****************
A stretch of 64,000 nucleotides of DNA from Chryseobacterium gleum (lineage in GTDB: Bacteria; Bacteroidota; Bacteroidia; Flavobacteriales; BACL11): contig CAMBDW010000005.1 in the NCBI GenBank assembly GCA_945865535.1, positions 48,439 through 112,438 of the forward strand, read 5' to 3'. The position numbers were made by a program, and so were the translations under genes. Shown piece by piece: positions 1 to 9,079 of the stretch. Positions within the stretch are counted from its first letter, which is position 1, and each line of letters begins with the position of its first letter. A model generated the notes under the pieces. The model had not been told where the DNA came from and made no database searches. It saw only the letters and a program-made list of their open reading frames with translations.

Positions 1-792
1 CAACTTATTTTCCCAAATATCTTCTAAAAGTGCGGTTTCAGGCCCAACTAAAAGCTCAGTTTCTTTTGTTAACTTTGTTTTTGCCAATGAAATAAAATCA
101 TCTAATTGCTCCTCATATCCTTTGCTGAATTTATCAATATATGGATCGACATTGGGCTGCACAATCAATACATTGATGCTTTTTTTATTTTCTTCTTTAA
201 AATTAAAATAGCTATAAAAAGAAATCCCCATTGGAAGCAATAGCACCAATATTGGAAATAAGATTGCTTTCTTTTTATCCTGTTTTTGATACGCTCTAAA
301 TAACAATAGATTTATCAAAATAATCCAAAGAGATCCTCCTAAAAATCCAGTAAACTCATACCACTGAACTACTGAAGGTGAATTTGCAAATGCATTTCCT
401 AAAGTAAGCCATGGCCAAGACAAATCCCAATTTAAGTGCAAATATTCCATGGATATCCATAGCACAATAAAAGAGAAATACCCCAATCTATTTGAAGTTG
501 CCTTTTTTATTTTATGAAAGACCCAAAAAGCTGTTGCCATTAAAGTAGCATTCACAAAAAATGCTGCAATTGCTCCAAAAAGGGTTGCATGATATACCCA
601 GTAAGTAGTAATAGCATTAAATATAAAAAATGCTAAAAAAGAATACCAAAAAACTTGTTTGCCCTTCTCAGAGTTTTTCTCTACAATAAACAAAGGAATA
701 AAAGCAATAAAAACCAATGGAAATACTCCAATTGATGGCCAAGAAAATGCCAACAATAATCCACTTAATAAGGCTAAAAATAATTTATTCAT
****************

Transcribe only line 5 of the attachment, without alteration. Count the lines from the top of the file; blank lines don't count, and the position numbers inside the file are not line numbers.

201 AATTAAAATAGCTATAAAAAGAAATCCCCATTGGAAGCAATAGCACCAATATTGGAAATAAGATTGCTTTCTTTTTATCCTGTTTTTGATACGCTCTAAA